QUESTION: You've spoken of the German foundation initiative, of material relief and of a future fund. Does the U.S. Government recognize any legal claims for forced labor, or is this really a moral affair?

UNDER SECRETARY EIZENSTAT: Well, there was a great deal of discussion, actually, by both sides on the issue of moral and legal. The plaintiffs' attorneys, as you would expect, talked a great deal about the legal nature of claims. Interestingly, a number of the survivor groups stressed the fact that it was the moral issues that were involved. The German companies and the German Government talked about a moral contribution, a voluntary contribution.

I think that it's fine to talk in those terms. But quite frankly, to be practical, instead of trying to pigeon-hole whether it's a moral or legal issue, we have one basic goal in mind. That goal is to make the German initiative work in the context of class actions which now are preventing it from working in the sense that the companies don't want to contribute twice, and want the class actions to be disposed of. So whether one calls it a moral gesture, whether one calls it legal rights, we have a fact that we have to face, which is that there are class actions -- they're not going to go away. We have a foundation initiative which was announced in February, which the companies made clear would be very substantial and would be augmented by many more than the 16 companies if we can find a way of marrying these two legal cultures. I think, frankly, it's better to concentrate on that rather than to talk about, at this point, whether this is a moral or legal issue. It's obviously a combination of both, and the two are almost inseparable.

QUESTION: Since the meeting today was primarily composed of country delegates and NGOs were generally not invited, my question is who is representing those refugees, displaced persons and other people who have emigrated from Central Europe and are currently U.S. citizens, or even those that may be found in other continents of the world? Is there a process by which those survivor groups can take part in these working groups, or will they have to file class actions in order to be part of the conversation?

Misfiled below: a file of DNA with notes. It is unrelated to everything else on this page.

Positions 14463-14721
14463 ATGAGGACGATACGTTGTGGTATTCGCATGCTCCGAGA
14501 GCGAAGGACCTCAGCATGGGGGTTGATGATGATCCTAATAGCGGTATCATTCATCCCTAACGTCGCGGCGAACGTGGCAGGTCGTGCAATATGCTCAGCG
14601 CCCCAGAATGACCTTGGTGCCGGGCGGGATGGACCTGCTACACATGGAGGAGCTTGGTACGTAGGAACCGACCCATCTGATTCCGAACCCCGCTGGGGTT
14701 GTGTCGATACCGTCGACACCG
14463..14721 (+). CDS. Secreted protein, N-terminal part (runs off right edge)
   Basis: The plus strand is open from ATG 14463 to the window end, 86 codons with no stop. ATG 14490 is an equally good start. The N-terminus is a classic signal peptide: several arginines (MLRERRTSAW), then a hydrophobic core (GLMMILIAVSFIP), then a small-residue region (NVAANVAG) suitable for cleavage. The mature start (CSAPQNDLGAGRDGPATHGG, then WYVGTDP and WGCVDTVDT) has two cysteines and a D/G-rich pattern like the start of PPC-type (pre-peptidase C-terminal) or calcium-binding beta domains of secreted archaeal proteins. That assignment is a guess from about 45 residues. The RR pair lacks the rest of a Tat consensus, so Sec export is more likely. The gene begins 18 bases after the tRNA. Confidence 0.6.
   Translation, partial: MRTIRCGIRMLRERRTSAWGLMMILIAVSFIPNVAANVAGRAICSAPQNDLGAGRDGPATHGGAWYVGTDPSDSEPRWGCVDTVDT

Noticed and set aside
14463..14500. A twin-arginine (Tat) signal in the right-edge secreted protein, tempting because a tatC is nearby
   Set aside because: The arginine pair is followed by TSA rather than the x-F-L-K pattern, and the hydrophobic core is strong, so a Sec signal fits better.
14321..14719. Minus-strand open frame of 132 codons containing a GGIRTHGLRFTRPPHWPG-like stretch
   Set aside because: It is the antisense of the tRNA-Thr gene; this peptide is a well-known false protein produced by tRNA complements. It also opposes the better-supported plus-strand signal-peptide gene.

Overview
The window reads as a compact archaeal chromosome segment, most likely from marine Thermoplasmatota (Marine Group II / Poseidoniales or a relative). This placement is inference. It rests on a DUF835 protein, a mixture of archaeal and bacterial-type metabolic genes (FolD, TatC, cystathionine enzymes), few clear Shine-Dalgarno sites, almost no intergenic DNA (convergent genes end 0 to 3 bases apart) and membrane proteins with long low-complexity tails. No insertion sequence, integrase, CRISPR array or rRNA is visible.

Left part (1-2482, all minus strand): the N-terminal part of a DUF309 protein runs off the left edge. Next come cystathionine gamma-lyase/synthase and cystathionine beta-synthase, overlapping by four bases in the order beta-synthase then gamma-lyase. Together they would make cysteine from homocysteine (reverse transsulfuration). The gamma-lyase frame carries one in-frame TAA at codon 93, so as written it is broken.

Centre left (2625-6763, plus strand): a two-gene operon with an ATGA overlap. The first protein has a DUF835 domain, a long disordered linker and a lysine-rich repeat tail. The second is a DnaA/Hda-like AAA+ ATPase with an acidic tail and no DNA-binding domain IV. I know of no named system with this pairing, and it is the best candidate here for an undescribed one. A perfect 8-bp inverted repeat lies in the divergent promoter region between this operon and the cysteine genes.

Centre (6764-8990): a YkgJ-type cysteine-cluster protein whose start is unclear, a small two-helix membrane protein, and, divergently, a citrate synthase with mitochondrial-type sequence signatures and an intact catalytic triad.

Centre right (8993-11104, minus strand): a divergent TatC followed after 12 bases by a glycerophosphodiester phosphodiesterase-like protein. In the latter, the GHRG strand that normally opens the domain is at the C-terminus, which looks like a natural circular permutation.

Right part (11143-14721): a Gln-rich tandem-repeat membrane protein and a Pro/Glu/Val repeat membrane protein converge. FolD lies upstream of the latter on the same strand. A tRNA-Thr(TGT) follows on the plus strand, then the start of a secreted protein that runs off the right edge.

UNDER SECRETARY EIZENSTAT: I hope they won't have to file class actions. We've already been contacted by the Polish-American Congress, and we would be very transparent with them. I look forward, in fact, to working and meeting with them.

In terms of their formal role, I think it's better at this point to try to limit -- we've got so many parties involved at this point. Each one of the ethnic groups has its own American association. But I intend to fully involve them.

I like to think, frankly, the U.S. Government should represent the interests of U.S. citizens, regardless of their original nationality. And that is, indeed, who we are trying to represent.

QUESTION: Do you have any numbers in terms of the people who were so employed 50 years ago -- how many survivors there are and any generalizations you can make about how they were treated?

UNDER SECRETARY EIZENSTAT: These figures are only figures I'm repeating. We have no U.S. Government figures, so you have to understand these are very rough guess-timates and no one really completely knows the universe. For those who are so-called slave laborers, again, generally -- although not exclusively -- Jewish concentration or ghetto survivors, my understanding is that there are somewhere under 100,000; perhaps 70,000 to 90,000. That's a figure that I've heard from some of the groups representing them. Again, I have no independent way of verifying it.

With respect to forced laborers, we have a much larger number. I think that the Polish Government itself indicates upwards of 500,000, of whom a substantial percentage were agricultural workers. That's one of the challenges that we have because this is a German industrial fund. It is to match up industrial, slave and forced laborers with German industrial companies. The question of what to do with public employees and agricultural employees is a very difficult issue and one that was raised by several of the Central European and Eastern European delegations.